Tuesday, June 14, 2011

The Four P's Approach to Writing: Passion

The Four P’s Approach to Writing: Passion

III. Passion
“Gym Jones is an attitude. It is perhaps best described as "utter commitment to the task at hand" and characterized by the mobilization of all available resources to achieve a particular goal. Because the occupations and sports done by many who train here involve considerable risk we take training seriously.”
“The path to such success is punctuated by failure, consolidation and renewed effort. It is wet with the tears of emotional breakdown. Personal reconstruction is art. Discovering one's self, one's talent and ambition and learning how to express it is a creative process so may not be rushed.”
 -Mark Twight, Gym Jones

A coach’s passion is for the program and the athletes to compete and succeed.  An author’s passion molds his or her creative ideas into stories.  Emotional involvement, caring, enthusiasm and intensity are all part of creative passion.  Love what you do, love what you attempt and love those ideas bouncing about in your head. Make them the best you can.

The writer’s passion for their story is so essential and so present the reader can virtually taste it as they read the words.  Passion helps the writer work through the problems of a story, those times when situations arise where 1+1 no longer adds up to 2.  Passion for the story keeps the writer engaged to that story just enough to allow their creativity and problem solving skills to work their magic and develop a solution to make 1+1=2 again.

Passion sustains the writer through and over the walls of doubt.  Face it, writing is tough. Every locked door you open leads to three more locked doors that you must find a way to enter.  Doubt lurks over every writers shoulder, laughing at your sentences, mocking your manuscripts and snickering each time a rejection arrives.  The emotional involvement and the passion of the writer helps keep Doubt at bay, sitting on its stool in the corner.  Doubt is still there but out of mind for the time being.

There is great joy is finding similar people with similar passions, it is one of the great social traits of our species.  Professional groups, critic groups and even the friends you hang out and tell stories with all have common threads of shared passions.  And, hopefully, some of the people who share a similar passion to the author are, or become, readers, fans and supporters.

Exercise: Describe something you are passionate about.  Below is an example of a blog post I did about the first week of summer conditioning from my football coaching days.

“I used to call the first week of summer conditioning Hell Week.  It was a name designed to catch the kid’s attention because it meant it was time to get back to work.  Enough of spring sports, enough of the school routine, enough of the school weights classes…time to get to work, gentlemen.  Hell Week was a re-introduction of one’s body to what is means to prepare to play Tiger Football, Coach Lane style.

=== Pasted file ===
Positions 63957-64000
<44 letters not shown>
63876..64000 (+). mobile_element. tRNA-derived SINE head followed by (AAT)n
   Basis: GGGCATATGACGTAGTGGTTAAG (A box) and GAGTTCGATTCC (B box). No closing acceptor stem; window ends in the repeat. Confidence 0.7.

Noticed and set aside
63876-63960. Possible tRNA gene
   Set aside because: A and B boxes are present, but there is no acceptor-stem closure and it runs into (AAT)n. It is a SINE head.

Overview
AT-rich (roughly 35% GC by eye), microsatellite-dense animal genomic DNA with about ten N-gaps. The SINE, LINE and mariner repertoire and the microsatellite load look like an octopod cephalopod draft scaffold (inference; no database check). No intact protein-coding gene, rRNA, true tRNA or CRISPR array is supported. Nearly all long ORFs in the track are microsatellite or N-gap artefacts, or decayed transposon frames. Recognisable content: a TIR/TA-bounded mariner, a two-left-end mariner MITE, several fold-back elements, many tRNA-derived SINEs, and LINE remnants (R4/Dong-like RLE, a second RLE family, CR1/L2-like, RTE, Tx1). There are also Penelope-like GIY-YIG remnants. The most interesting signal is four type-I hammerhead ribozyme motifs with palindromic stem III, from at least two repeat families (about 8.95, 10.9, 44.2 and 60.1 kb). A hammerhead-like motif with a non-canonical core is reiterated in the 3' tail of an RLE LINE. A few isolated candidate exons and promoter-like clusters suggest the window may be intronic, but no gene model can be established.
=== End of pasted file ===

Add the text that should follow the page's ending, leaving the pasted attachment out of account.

Body weight was the weight of choice for the first week.  Why?  The most important weight you will ever lift is your body weight.  You can lift a freight train, but if you can’t move your own body, if you can’t move your body around like a weapon, if you can’t hit folks like a cannon shot, then you are dead in the water on the sports field.”


Nancy Bell said...

Very good points Mike. Having been involved in hockey at an elite level I totally agree with you that the lessons learned in the sports arena are incredibly valuable life tools which you carry with you the rest of your life.


Unknown said...

I feel most passionate about human behavior. It's a definate mental exercise to reach into their mind and footsteps as well as environmental and cultural influences to determine why, what and where. Sometimes that only takes a few questions and study. Then I stretch it further by taking them 'outside the box' stero-type to their behavior and then...create stories. I think my greatest ability after that is knowing I never understood anything at all.

Mike Hays said...

Emily, I hear you! So many lessons to learn from sports. But, unfortunately, I think we are losing sight of that in the sports culture. It is not only about the success, but all the work it takes to reach that success.

Karen - Life is the great human behavior experiment. You never know how different individuals will react until the heat is on. That is what makes humans so interesting and so much fun to write about.

Barbara Watson said...

Writing IS tough! Even for those that love it, maybe especially for those who love it. When you read a book, you take for granted that each word, each thought, was built with anguish - to get it just right. Passion is necessary, just like the coach passing his passion of the game to his athletes, a writer passes his passion of the story to his readers. Great thoughts, Mike.